It used to be that only large multinational corporations with deep pockets could afford a video conferencing solution. But thanks to the higher quality of notebook webcams and increasingly fast Internet connections, video calling technology is becoming an essential part of workplace collaboration. Video conferencing is also a great way to save on travel costs. So it comes as no surprise that Forrester Research expects U.S. revenues in this category to grow from $2.37 billion in 2010 to almost $3 billion in 2013.
Given all this momentum, a veritable cottage industry has formed around leveraging broadband infrastructure to offer real-time video, audio, and file sharing. Pricing for video conferencing and telepresence products tends to be built around a subscription model, costing anywhere from nothing to $50 a month. That’s why it pays to know what features these solutions offer. For example, outside of basic video and voice communication, will the service you choose also allow for file or desktop sharing? Also, how simple is it to record your meetings?
Another important factor is what kind of devices are supported outside of typical Windows laptops. Ideally, you should be able to communicate on a smartphone and tablet, as well as on your notebook. Here’s a look at the major players, plus one startup that hopes to shake up the market.
Cisco WebEx Meeting Center
Cisco has enjoyed continued success with its WebEx suite of products. Among them is the flexible Meeting Center. This application and subscription service hits the key features business users require. Meetings accommodate eight individuals all the way up to 500 workers per call. WebEx Meeting Center lets callers share, view, and edit documents. Attendees can view up to seven webcam feeds at once, but quality is limited to a low 640 x 360-pixel resolution.
Other collaboration tools include whiteboard functionality and annotation for brainstorming, plus file and desktop sharing. To capture the contents of each meeting, WebEx allows for meeting recordings. In addition, Cisco assures complete Microsoft Outlook integration.
Made for robust mobile support, WebEx Meeting Center apps are available for Android, BlackBerry, and iOS devices. Other nice extras include hosted toll-free dial-in support for those who’d rather use a traditional voice-only phone, plus a Call Me feature that rings attendees’ numbers sans a meeting code.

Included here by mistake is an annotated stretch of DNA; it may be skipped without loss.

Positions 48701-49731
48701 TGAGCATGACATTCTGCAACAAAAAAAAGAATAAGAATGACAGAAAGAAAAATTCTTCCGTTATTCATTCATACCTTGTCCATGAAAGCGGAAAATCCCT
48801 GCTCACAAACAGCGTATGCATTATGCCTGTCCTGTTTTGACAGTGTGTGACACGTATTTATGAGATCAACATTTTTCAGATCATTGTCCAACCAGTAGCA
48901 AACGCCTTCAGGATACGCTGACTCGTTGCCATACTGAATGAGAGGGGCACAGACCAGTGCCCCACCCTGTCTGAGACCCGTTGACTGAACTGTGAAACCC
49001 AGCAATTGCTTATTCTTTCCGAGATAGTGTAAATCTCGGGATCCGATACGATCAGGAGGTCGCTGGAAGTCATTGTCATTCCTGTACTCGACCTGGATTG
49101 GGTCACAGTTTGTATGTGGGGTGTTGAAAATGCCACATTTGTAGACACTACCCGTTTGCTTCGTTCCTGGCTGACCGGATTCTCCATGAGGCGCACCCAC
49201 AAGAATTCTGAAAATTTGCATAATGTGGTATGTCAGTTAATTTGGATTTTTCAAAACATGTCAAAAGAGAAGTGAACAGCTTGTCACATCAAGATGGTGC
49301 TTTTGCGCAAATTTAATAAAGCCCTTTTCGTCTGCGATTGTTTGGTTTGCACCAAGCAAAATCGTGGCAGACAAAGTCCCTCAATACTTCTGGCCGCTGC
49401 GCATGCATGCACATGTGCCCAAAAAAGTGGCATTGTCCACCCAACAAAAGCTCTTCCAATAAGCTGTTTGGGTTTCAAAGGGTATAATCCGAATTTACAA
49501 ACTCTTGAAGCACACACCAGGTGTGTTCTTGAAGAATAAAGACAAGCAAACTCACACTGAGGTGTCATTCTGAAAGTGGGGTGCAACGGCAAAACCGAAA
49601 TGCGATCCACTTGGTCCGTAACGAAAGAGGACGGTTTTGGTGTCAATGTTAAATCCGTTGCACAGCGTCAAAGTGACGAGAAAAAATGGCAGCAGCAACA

Starting at $19 per month; www.webex.com
GoToMeeting from Citrix offers a clean, easy-to-use video conferencing solution that places plenty of powerful features in the hands of users. Meeting organizers can conduct video calls in HD resolution, share their entire desktop with participants, and even switch presenters mid-stream. The service supports five video callers simultaneously, but attendees can disable their webcams on the fly to let others transmit. To document the briefing, GoToMeeting can record the gathering and log who attended.
With strong Microsoft support, Citrix also touts how its service ties into Outlook to enable one-time and recurring meetings and integration with users’ address books. All participants can view files the host is presenting via the desktop, but only one individual can edit documents at any given time.
Acknowledging that the business install base of deployed devices is widening, Citrix supports Macs and PCs, plus iOS and Android mobile devices. In case users don’t have a compatible gadget handy, they can join meetings the old-fashioned way: via phone using a toll-free line. Pricing starts at $49 per month, which covers meetings for up to 15 people at once.
Starting at $49 per month; www.gotomeeting.com
It may sound too good to be true, but MeetingBurner offers many of the same abilities of WebEx and GoToMeeting for free. This service hopes to disrupt the telepresence market by letting up to 100 people meet virtually at one time. There are multiple ways to connect to a MeetingBurner session: through a phone bridge line, Skype audio, or the host’s webcam. The host can also give webinar-style presentations and transmit video, though attendees cannot send their own video to the group. The startup says its technology can easily add support for multiple cameras if users request it. File sharing is off-limits, too, which is a serious drawback for collaborators.
On the plus side, MeetingBurner sessions can be recorded at the touch of a button for fast sharing via Facebook, YouTube, or through an MP4 video file download. Another compelling feature is the Meeting Temperature analytics platform, which allows conference participants to declare their excitement level (a scale of hot to cold) at any given time. This data can be harnessed and stored for later analysis. As of press time, MeetingBurner was in private beta, and mobile device support had not been promised.
Bonus Utility: Join.me
Want to share what's on your screen with a colleague or client without the hassle? Try Join.me, a service owned by LogMeIn. For free, you can click a button to share your screen with up to 250 others in order to train remote staff, demonstrate new products to clients, or just make sure everyone is literally on the same page.
To get started just visit join.me and click Share. After an applet downloads, a code will appear in a box at the top of your screen. Simply cut and paste that code and send to others. You’ll be notified as others join you, and voilà—your meeting has begun.
Join.me also lets you chat, share screen control with others, and send files. Your remote staff can even view your screen via an iPad, iPhone, or Android device. And every time you start a meeting, Join.me provides a free conference dial-in number and access code. When you sign up for the pro version, which costs $19 per month or $149 per year, you’ll be able to set up international call-in numbers and pre-schedule meetings.
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